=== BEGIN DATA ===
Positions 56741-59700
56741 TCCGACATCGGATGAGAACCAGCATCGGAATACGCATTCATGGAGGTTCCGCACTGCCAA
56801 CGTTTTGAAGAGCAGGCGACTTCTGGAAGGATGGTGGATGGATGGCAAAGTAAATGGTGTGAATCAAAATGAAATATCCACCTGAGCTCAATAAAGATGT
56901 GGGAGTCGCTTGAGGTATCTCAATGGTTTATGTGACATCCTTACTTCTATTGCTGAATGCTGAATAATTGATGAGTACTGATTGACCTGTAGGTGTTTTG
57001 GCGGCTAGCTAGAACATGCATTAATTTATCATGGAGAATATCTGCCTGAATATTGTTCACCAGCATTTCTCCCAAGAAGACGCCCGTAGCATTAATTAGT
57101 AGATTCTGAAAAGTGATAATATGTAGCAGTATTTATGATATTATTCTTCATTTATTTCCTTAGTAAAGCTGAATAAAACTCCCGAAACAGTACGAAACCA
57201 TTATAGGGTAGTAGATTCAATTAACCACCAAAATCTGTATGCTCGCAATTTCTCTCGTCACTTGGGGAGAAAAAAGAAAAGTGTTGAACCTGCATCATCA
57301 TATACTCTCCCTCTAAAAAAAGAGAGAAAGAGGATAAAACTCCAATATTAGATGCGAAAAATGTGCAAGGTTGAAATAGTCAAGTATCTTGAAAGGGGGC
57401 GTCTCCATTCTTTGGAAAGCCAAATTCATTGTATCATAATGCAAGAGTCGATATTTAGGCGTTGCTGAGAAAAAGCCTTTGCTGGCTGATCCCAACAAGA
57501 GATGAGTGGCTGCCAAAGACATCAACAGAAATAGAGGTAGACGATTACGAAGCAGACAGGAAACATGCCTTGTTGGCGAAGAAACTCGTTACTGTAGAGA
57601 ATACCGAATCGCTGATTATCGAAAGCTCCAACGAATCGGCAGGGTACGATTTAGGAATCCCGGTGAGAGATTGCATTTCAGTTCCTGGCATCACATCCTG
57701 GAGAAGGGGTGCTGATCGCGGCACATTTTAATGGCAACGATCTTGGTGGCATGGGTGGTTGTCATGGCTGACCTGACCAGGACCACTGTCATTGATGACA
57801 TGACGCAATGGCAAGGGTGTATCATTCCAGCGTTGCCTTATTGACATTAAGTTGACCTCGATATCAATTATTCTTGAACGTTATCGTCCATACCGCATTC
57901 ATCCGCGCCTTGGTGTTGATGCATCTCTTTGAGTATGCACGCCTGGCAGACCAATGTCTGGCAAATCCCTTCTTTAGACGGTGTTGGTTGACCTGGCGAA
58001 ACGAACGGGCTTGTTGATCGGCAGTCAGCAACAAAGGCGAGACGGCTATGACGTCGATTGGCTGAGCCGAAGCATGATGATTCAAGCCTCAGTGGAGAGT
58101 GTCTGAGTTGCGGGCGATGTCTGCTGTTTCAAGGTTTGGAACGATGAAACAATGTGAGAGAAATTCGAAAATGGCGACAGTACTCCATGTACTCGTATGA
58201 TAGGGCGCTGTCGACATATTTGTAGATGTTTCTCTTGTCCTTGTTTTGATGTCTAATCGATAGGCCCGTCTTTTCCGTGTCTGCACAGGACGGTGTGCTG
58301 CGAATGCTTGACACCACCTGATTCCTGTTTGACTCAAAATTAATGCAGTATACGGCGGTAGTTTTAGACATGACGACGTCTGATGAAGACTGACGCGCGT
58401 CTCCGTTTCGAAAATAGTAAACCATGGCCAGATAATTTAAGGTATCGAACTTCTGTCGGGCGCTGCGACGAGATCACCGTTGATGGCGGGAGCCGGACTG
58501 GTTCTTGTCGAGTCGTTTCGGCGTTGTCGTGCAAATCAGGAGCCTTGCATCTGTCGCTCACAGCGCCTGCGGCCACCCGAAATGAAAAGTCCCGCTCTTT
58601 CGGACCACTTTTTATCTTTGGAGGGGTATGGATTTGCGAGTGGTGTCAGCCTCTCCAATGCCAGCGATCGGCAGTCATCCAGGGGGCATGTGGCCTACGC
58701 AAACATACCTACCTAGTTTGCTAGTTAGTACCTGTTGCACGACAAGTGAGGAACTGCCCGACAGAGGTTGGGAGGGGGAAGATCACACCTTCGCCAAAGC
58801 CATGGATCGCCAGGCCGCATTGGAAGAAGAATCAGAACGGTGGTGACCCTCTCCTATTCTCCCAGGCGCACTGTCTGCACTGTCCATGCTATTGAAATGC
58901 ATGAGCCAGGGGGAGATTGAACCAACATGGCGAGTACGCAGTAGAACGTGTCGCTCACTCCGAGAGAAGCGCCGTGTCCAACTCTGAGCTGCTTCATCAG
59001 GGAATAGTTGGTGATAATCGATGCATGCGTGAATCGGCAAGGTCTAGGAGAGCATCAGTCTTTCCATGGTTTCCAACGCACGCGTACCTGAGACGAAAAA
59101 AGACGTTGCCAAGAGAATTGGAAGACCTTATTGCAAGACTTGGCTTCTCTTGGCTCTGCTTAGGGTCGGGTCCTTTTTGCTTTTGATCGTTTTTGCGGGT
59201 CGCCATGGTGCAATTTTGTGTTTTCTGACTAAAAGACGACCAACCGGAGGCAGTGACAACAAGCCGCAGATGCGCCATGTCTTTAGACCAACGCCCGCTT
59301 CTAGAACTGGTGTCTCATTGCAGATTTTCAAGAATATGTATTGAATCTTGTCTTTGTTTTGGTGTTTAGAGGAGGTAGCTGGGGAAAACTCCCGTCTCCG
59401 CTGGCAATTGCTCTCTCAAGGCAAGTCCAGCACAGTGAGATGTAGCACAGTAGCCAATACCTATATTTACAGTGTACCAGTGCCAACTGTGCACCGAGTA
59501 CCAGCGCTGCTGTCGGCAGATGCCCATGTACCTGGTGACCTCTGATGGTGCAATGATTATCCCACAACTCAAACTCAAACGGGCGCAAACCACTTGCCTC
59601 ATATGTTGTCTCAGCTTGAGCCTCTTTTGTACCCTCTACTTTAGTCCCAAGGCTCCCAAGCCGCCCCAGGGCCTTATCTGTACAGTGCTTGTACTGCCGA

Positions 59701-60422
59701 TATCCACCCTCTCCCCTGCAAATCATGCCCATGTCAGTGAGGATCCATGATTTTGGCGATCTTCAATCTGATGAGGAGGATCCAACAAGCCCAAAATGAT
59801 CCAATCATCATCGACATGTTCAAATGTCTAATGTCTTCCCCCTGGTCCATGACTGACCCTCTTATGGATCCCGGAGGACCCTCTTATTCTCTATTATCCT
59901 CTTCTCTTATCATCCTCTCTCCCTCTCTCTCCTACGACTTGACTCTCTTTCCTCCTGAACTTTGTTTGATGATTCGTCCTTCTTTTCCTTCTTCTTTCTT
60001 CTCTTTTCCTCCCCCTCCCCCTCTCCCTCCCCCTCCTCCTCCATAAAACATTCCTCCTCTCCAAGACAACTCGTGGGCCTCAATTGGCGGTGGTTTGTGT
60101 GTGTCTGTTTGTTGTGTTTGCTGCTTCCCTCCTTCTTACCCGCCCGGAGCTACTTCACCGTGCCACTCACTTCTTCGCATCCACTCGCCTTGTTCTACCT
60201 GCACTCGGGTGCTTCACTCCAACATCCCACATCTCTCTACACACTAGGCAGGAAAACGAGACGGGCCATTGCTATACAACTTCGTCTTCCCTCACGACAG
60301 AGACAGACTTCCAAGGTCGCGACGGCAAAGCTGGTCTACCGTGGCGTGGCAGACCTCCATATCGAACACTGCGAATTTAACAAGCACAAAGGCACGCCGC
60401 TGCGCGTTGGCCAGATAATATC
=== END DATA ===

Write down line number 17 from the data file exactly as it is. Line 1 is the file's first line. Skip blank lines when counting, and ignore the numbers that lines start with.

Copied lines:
58201 TAGGGCGCTGTCGACATATTTGTAGATGTTTCTCTTGTCCTTGTTTTGATGTCTAATCGATAGGCCCGTCTTTTCCGTGTCTGCACAGGACGGTGTGCTG